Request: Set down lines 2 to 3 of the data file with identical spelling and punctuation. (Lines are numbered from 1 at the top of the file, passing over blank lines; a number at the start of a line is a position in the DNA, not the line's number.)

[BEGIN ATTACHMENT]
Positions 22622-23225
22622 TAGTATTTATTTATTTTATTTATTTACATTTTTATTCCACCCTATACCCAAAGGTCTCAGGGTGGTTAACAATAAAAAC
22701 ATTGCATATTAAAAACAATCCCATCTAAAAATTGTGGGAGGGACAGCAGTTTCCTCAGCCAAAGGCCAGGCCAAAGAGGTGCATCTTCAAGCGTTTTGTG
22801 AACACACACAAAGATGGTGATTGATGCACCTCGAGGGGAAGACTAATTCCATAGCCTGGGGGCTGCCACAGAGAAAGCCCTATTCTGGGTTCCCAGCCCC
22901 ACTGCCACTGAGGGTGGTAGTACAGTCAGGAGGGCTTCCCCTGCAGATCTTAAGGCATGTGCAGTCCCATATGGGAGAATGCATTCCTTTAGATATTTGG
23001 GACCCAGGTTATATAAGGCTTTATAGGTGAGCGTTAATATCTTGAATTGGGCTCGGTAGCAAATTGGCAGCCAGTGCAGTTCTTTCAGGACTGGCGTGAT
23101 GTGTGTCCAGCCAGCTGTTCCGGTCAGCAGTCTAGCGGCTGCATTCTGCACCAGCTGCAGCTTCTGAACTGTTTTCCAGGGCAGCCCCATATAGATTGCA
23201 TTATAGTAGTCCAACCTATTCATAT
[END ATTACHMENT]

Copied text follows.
22622 TAGTATTTATTTATTTTATTTATTTACATTTTTATTCCACCCTATACCCAAAGGTCTCAGGGTGGTTAACAATAAAAAC
22701 ATTGCATATTAAAAACAATCCCATCTAAAAATTGTGGGAGGGACAGCAGTTTCCTCAGCCAAAGGCCAGGCCAAAGAGGTGCATCTTCAAGCGTTTTGTG